The suburban development of Woolloomooloo began at the head of the bay where the low tidal flats allowed for the construction of wharves and warehouse on reclaimed land. When the three-storey terrace was built at 55 Victoria Street the area to the north was occupied by the large estates with mature gardens. The areas of the south was developing rapidly with large houses and terraces on smaller parcels of land. A large terrace was built around 1860 on the site immediately south of Number 55 and it is this large building that identifies the site of Number 55 prior to its own construction. The McElhone steps were not built until about 1990.
Immediately prior to the construction of 55 Victoria Street the suburbs of Woolloomooloo and Darlinghurst were densely developed around the wharves at the southern end of the bay. In contrast very little development had occurred to the north on Woolloomooloo Hill and Potts Point where the large estates still dominated the landscape.
The property originally formed part of a grant of more than 8 acres to John Busby. In 834 the title passed to Semphill, Ryder, Semphill (again), Little and to Charles Elouis on 1 February 1875. Between this date and 1982, when Elouis applied to bring the title under the provisions of the Real Property Act, the three-storey terrace was constructed. The construction date was probably around 1877.
The earliest view of the terrace at 55 Victoria Street, Potts Point is a view taken from the Domain about 1882. It shows the building in its current built form. It appears light (almost white) in tone adjacent to other buildings and objects. The McElhone Steps do not appear in the view.
The building still appeared light in colour early in the twentieth century following construct of the McElhone Steps. Charles Elouis lived at the place and others are recorded in the Sands Street Directory also living at this address. Elouis might have lived elsewhere from 1880 to 1896.
Charles Elouis was the ratepayer from 1877 until 1880 and from 1896 until 1906. After his death his wife Alice, whom he married from 1913. The place as it was during Charles and Alice's last years together shows in the background of a photo of an early cottage that stood on the adjacent site. It shows 55 Victoria Street still as a light coloured building by comparison with the surrounding features. However, by 1931 it had taken on the ubiquitous stone tones of most of Sydney's terrace. Also by 1931 the adjoining tall sewerage ventilation stack had been built. It shows in an aerial photograph by Sydney's prominent photographer, Hall.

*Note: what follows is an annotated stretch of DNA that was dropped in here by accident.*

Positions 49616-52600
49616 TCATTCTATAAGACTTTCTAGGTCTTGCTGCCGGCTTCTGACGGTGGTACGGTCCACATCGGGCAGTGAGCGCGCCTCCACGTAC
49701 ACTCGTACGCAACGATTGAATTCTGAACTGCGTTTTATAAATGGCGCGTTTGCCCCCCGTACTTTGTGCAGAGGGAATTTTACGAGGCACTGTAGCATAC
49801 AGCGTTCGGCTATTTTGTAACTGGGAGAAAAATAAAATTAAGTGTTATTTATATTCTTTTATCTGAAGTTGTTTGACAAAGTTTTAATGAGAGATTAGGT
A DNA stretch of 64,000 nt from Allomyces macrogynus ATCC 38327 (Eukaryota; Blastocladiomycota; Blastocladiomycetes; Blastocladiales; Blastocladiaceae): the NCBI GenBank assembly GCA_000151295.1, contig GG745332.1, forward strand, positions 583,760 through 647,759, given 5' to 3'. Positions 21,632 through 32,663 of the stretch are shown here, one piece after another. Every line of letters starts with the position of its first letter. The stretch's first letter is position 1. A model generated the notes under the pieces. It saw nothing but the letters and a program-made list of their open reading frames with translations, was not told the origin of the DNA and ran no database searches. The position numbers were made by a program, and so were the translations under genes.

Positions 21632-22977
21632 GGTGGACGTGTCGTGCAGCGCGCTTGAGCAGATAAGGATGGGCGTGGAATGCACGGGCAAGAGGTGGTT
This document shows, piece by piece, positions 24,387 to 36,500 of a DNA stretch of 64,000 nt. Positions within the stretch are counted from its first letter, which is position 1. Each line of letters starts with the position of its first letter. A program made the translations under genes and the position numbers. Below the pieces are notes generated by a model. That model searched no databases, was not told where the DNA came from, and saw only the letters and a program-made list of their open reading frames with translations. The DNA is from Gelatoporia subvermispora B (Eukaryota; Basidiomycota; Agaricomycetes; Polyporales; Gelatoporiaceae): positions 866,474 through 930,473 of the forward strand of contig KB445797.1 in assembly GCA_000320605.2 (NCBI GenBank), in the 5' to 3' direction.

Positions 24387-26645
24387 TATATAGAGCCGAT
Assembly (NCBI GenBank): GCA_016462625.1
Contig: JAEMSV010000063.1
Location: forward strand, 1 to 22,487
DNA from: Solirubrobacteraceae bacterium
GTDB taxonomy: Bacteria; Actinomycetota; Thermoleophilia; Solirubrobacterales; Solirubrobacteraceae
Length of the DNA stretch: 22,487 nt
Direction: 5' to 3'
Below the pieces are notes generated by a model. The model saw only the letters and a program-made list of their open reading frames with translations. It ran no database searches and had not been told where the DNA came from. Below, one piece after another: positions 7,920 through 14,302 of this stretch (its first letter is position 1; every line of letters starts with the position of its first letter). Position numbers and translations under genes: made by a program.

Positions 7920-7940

The rate books indicate that in 1931 the Catholic Women's Association occupied the place. Alice Elouis was still alive but living at Waratah. The place had become a hostel at that time and 1932 it became a boarding house known as Rosmoyne Flats. In 1935 the title was transferred to John Peza. It appears that he continued the use and that the subsequent owners Hamilton (1949–51) and Blok (1951–70) occupied and managed the place as a boarding house and flats. In 1970 Victoria Point Pty Ltd acquired it for redevelopment. The site then became associated with one of Sydney's most protracted and notorious development disputes involving passionate battles over the rights of tenants and the future of the city fringe. It entered the city's folklore when journalist and activist Juanita Nielsen, who had been a leader of the anti-development campaign, disappeared and was never seen again.
The National Trust of Australia (NSW) was drawn into the dispute and was compelled by force of public opinion to list the place of the National Trust Register as part of a classified precinct. The National Trust records from 1971 contain details of the events that occurred after 1970. When the NSW Heritage Council was formed in 1977 it had the power to provide permanent protection by way of conservation orders. A permanent conservation order over 55 Victoria Street was gazetted in September 1981.
Plans for redevelopment of the site were lodged with Sydney City Council in 1971 but the work did not commence until 1981.
Prior to 1970 the building remained largely intact in its authentic form. However between 1970 and 1981, when the so-called restoration works commenced, the place was vandalised and some of the authentic detailing was destroyed. Further losses occurred when verandas, windows and external doors were then reconstructed in modern materials to details that do not accord with the original design The rear (west side) verandas and end screens were removed and not replaced. A modern colour scheme was introduced.
Research undertaken in 2001 revealed that the building was painted in a cream brown colour scheme in the early 1980s and in a cream and green scheme, similar to the current scheme but with lashings of gold paint on trim elements, in about 1990. The current scheme is plain.
55 Victoria Street, Potts Point is a three-storey terrace that stands beside the McElhone Steps at the northern end of Victoria Street.
55 Victoria Street was listed on the New South Wales State Heritage Register on 2 April 1999.